Strategy & economics

Firming in US inflation tests the markets nerves

Janet Mui reviews the latest US headline Consumer Price Index figures and analyses what the pick-up in inflation signifies

16/02/2018

Janet Mui

Janet Mui

Global Economist

The US inflation report in January was well above expectation for both headline data and core measures, providing further evidence that the momentum in inflation is picking-up. Here I analyse the data in detail, explore the outlook and discuss the market implications.

US headline Consumer Price Index (CPI) was up 0.5% month-on-month (MoM) (vs +0.3% expected) in January, due to the rise in energy prices over the month; and remained at +2.1% on a year-on-year (YoY) basis (vs +1.9% expected). Core CPI (excluding energy and food) also beat estimates as it picked up +0.3% MoM (vs +0.2% expected) and remained at +1.8% YoY (vs +1.7% expected). Ahead of the inflation release, there was some chatter that the January figure was going to be lower due to technical factors like seasonality and a high base in comparison to last year. So the jump in CPI estimates is of significance to markets, especially after the outsized gains in wage growth in January.

The higher than anticipated performance in core CPI mainly came from apparels, medical care services and transport services. The contraction in apparel CPI abated notably in Jan (from -1.7% YoY to -0.7%), and is likely to continue as the apparel producer price index has been trending higher due to the weaker US dollar. Medical care services prices picked-up from +1.6% to +2.0% YoY, while transport services prices increased from +3.7% to +4.0% YoY in January. These increased positive contributions were offset by weaker medical care goods and new vehicle prices. Meanwhile, heavy-weight CPI items like accommodation remained stable YoY.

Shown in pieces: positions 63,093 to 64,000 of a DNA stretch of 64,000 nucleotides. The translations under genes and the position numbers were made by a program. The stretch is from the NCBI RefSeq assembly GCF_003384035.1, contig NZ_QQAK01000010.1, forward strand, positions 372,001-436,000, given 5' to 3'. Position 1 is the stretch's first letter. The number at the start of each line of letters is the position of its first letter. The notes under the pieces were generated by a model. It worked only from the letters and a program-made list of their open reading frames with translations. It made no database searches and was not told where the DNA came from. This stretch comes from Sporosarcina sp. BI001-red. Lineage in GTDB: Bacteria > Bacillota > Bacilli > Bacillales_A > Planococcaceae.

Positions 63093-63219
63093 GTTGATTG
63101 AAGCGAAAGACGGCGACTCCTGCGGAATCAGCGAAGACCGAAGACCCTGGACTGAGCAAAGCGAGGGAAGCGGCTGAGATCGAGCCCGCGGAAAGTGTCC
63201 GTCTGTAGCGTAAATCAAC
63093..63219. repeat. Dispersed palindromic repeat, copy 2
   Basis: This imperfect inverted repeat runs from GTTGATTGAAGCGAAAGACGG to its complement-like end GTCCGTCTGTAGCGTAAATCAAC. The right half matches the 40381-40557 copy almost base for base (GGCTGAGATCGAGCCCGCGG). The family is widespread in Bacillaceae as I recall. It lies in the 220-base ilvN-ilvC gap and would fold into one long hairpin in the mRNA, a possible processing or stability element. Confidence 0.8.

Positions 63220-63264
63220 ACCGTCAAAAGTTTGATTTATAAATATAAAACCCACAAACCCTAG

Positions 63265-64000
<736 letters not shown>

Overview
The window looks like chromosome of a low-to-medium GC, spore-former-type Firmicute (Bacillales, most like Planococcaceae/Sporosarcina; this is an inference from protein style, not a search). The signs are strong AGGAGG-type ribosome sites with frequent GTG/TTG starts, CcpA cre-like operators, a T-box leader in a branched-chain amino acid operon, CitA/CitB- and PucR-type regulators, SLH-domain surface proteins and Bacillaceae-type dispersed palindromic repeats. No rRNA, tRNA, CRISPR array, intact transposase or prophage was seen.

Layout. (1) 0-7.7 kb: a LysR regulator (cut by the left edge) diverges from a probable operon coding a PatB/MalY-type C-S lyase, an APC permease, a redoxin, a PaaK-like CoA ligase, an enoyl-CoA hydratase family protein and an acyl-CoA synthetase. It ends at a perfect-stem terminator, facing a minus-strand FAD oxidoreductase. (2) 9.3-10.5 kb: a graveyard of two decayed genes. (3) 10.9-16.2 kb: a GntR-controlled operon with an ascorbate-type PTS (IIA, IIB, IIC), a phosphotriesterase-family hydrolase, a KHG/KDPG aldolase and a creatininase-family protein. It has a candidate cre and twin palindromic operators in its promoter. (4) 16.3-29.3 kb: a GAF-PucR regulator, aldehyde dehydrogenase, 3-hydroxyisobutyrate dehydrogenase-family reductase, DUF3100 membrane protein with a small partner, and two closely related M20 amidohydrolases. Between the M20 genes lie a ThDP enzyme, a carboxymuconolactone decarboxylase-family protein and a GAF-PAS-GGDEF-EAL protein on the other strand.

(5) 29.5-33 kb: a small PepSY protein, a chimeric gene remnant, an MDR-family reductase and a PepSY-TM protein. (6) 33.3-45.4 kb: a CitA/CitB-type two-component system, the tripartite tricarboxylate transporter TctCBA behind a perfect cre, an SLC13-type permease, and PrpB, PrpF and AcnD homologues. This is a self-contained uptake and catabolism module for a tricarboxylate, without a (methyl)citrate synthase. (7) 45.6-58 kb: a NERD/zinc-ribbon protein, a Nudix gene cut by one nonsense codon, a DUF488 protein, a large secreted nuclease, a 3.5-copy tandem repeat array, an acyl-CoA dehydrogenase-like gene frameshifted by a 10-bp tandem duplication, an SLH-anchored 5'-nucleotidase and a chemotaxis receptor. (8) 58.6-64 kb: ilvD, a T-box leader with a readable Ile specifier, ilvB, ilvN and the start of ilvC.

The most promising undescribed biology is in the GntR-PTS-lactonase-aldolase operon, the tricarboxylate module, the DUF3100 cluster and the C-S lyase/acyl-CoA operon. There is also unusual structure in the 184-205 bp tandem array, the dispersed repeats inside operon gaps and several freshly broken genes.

Today’s US CPI report provides further evidence that the momentum in inflation is picking-up. The three month annualised rate of core CPI rose to +2.9% which is the highest since 2011, with both core goods and core services prices firming. If US CPI can rise gradually by +0.2% MoM over the next couple of months it will be on track to reach +2.5% YoY in the second quarter, especially as March 2018 will be compared against a low reading of core CPI which started to weaken in March 2017.

Although the current momentum in US inflation is not alarming, the tightness in the labour market and the late-cycle fiscal boost will increasingly test markets nerves on the Fed’s reaction function. At the time of writing, markets are pricing in about three rate increases in 2018 which is in line with that of the Federal Open Market Committee (FOMC). However, market rate expectations two years and three years out remain well below the FOMC’s median projections. Hence, we think there is room for longer-term bond yields to rise further, given the combination of continued economic growth, higher inflation and higher treasury supply.

Source: Datastream

Author

Janet Mui

Janet Mui

Global Economist

Janet is an Economist working in the Investment Strategy Team and a CFA charterholder. She joined in 2011 and previously worked in Citi Hong Kong as an analyst in Global Portfolio Management and subsequently as a relationship manager to multi-national clients. Janet graduated with a BSc in Economics from the London School of Economics (first class honours), holds an MBA in Finance from the University of Cambridge and obtained a Postgraduate Certificate in Econometrics from Birkbeck College, University of London.

This article is issued by Schroders Wealth Management, which is part of the Schroder Group and a trading name of Schroder & Co. (Hong Kong) Limited, Level 33, Two Pacific Place, 88 Queensway, Hong Kong. Licensed and regulated by the Hong Kong Securities and Futures Commission. Nothing in this document should be deemed to constitute the provision of financial, investment or other professional advice in any way. Past performance is not a guide to future performance. The value of an investment and the income from it may go down as well as up and investors may not get back the amount originally invested.

Contact Schroders Wealth Management

To discuss your wealth management requirements, or to find out more about Schroders Wealth Management and our services, please contact:

Robert Ridland

Robert Ridland

Head of Wealth Management, Hong Kong
Telephone:
robert.ridland@schroders.com
Jason Huang

Jason Huang

Senior Relationship Manager
Telephone:
jason.huang@schroders.com